Technology|: San Ramon, California: Apple is following through on its pledge to crack down on Facebook and other snoopy apps that secretly shadow people on their iPhones in order to target more advertising at users. The new privacy feature, dubbed “App Tracking Transparency,'' rolled out Monday as part of an update to the operating system powering the iPhone and iPad. The anti-tracking shield included in iOS 14.5 arrives after a seven-month delay during which Apple and Facebook attacked each other's business models and motives for decisions that affect billions of people around the world. “What this feud demonstrates more than anything is that Facebook and Apple have tremendous gatekeeping powers over the market,'' said Elizabeth Renieris, founding director of the Technology Ethics Lab at the University of Notre Dame. But Apple says it is just looking out for the best interests of the more than 1 billion people currently using iPhones. “Now is a good time to bring this out, both because of because of the increasing amount of data they have on their devices, and their sensitivity (about the privacy risks) is increasing, too," Erik Neuenschwander, Apple's chief privacy engineer, told The Associated Press in an interview. Once the software update is installed -- something most iPhone users do -- even existing apps already on the device will be required to ask and receive consent to track online activities. That's a shift Facebook fiercely resisted, most prominently in a series of full-page newspaper ads blasting Apple. Until now, Facebook and other apps have been able to automatically conduct their surveillance on iPhones unless users took the time and trouble to go into their settings to prevent it - a process that few people bother to navigate. “This is an important step toward consumers getting the transparency and the controls they have clearly been looking for,'' said Daniel Barber, CEO of DataGrail, a firm that helps companies manage personal privacy. In its attacks on Apple's anti-tracking controls, Facebook blasted the move as an abuse of power designed to force more apps to charge for their services instead of relying on ads. Apple takes a 15 per cent to 30 per cent cut on most payments processed through an iPhone app. Online tracking has long helped Facebook and thousands of other apps accumulate information about their user's interests and habits so they can show customised ads. Although Facebook executives initially acknowledged Apple's changes would probably reduce its revenue by billions of dollars annually, the social networking company has framed most of its public criticism as a defense of small businesses that rely on online ads to stay alive. Apple, in turn, has pilloried Facebook and other apps for prying so deeply into people's lives that it has created a societal crisis. In a speech given a few weeks after the January 6 attacks on the US Capitol, Apple CEO Tim Cook pointed out how personal information collected through tracking by Facebook and other social media can sometimes push people toward more misinformation and hate speech as part of the efforts to show more ads. “What are the consequences of not just tolerating but rewarding content that undermines public trust in life-saving vaccinations?'' Cook asked. “What are the consequences of seeing thousands of users join extremist groups and then perpetuating an algorithm that recommends more?'' It's part of Apple's attempt to use the privacy issue to its competitive advantage, Barber said, a tactic he now expects more major brands to embrace if the new anti-tracking controls prove popular among most consumers. In a change of tone, Facebook CEO Mark Zuckerberg recently suggested that Apple's new privacy controls could actually help his company in the long run. His rationale: The inability to automatically track iPhone users may prod more companies to sell their products directly on Facebook and affiliated services such as Instagram if they can't collect enough personal information to effectively target ads within their own apps. “It's possible that we may even be in a stronger position if Apple's changes encourage more businesses to conduct more commerce on our platforms by making it harder for them to use their data in order to find the customers that would want to use their products outside of our platforms,'' Zuckerberg said last month during a discussion held on the audio chat app Clubhouse. In the same interview, Zuckerberg also asserted most people realize that advertising is a “time-tested model'' that enables them to get more services for free or at extremely low prices. “People get for the most part that if they are going to see ads, they want them to be relevant ads,'' Zuckerberg said. He didn't say whether he believes most iPhone users will consent to tracking in exchange for ads tailored to their interests. Google also depends on personal information to fuel a digital ad network even bigger than Facebook's, but it has said it would be able to adjust to the iPhone's new privacy controls. Unlike Facebook, Google has close business ties with Apple. Google pays Apple an estimated $9 billion to $12 billion annually to be the preferred search engine on iPhone and iPad. That arrangement is currently one element of an antitrust case filed last year by the US Justice Department. Facebook is also defending itself against a federal antitrust lawsuit seeking to break the company apart. Meanwhile, Apple is being scrutinised by lawmakers and regulators around the world for the commissions it collects on purchases made through iPhone apps and its ability to shake up markets through new rules that are turning it into a de facto regulator. “Even if Apple's business model and side in this battle is more rights protective and better for consumer privacy, there is still a question of whether we want a large corporation like Apple effectively `legislating' through the app store,'' Renieris said.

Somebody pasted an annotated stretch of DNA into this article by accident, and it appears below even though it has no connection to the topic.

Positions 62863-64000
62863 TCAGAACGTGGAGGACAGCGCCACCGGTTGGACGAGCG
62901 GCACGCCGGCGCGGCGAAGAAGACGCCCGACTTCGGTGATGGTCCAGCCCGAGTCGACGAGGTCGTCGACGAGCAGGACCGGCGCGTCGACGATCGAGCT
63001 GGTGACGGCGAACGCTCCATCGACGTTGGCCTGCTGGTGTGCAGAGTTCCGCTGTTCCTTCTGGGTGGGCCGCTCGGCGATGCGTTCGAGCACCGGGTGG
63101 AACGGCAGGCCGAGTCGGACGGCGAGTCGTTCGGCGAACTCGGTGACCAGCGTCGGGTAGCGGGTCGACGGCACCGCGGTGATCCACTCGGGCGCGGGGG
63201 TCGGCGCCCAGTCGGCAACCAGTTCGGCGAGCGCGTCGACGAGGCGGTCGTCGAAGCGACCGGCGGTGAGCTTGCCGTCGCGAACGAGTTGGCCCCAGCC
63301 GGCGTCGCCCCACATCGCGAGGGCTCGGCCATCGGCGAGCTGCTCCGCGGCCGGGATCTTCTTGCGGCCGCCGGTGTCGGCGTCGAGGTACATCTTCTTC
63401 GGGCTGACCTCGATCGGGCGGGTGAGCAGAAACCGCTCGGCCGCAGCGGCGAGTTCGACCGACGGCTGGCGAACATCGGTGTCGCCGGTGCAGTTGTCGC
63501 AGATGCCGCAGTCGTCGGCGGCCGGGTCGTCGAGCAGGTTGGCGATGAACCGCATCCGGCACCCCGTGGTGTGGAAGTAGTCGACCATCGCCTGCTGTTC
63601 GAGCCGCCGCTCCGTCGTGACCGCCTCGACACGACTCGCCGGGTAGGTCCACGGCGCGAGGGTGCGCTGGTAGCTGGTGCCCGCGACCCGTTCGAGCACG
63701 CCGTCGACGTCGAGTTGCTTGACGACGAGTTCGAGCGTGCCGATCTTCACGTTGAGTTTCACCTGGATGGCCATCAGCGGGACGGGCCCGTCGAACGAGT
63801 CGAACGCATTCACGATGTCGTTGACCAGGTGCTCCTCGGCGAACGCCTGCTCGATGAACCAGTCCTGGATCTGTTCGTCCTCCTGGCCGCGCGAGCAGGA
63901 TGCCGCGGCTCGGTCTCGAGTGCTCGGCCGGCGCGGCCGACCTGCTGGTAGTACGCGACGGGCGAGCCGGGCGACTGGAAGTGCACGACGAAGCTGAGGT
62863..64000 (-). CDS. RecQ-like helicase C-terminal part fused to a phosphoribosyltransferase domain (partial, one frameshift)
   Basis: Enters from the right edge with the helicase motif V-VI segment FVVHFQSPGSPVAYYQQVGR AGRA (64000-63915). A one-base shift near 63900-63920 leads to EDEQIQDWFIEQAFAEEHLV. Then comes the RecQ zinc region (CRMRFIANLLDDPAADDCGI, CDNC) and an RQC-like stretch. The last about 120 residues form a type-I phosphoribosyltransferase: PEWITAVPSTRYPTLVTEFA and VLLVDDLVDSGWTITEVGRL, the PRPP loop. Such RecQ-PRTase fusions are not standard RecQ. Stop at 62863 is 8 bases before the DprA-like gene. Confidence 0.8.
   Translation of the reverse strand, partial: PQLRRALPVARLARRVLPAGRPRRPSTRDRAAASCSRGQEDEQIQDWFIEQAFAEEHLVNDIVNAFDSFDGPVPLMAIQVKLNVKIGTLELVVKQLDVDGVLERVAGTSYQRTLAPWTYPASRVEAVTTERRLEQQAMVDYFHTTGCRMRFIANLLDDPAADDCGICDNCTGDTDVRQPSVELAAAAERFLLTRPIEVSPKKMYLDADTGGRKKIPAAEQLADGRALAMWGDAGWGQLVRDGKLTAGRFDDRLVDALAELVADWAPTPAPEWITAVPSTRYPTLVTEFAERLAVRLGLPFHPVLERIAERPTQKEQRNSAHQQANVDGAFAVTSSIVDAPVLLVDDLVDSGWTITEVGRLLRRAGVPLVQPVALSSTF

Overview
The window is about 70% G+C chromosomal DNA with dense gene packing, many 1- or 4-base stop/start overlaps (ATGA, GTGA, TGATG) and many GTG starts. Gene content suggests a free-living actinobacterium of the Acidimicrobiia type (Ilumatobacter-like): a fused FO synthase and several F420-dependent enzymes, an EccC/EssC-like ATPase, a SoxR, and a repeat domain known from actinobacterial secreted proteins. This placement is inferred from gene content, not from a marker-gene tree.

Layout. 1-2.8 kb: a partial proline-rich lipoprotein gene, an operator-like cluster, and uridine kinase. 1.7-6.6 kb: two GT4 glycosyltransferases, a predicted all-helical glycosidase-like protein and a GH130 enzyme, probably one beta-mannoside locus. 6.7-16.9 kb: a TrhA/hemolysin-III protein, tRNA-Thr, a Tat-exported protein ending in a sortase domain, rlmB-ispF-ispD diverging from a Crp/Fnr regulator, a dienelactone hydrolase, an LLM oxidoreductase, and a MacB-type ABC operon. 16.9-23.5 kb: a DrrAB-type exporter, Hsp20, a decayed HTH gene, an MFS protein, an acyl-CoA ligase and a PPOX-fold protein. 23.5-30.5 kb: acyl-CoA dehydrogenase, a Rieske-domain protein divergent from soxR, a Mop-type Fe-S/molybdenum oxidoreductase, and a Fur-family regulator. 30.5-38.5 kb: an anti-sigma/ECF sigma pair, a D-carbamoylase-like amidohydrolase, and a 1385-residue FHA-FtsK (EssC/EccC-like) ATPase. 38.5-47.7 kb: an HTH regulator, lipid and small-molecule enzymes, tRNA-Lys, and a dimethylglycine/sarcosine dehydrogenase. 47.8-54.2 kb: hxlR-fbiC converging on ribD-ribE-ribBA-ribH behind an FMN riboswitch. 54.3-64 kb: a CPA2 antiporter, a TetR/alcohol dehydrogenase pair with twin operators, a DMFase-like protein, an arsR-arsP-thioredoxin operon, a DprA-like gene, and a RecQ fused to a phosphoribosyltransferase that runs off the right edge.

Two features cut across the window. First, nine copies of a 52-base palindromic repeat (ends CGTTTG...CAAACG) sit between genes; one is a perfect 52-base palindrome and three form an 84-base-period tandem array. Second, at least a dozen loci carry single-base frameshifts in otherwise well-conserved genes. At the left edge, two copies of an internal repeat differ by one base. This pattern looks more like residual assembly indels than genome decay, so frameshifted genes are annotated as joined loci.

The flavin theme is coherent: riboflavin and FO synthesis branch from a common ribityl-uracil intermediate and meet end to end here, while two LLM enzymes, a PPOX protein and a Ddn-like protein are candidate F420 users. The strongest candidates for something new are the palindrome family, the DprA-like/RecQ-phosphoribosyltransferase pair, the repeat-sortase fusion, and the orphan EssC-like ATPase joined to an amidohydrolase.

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Microsoft sales grow on cloud strength, but shares dip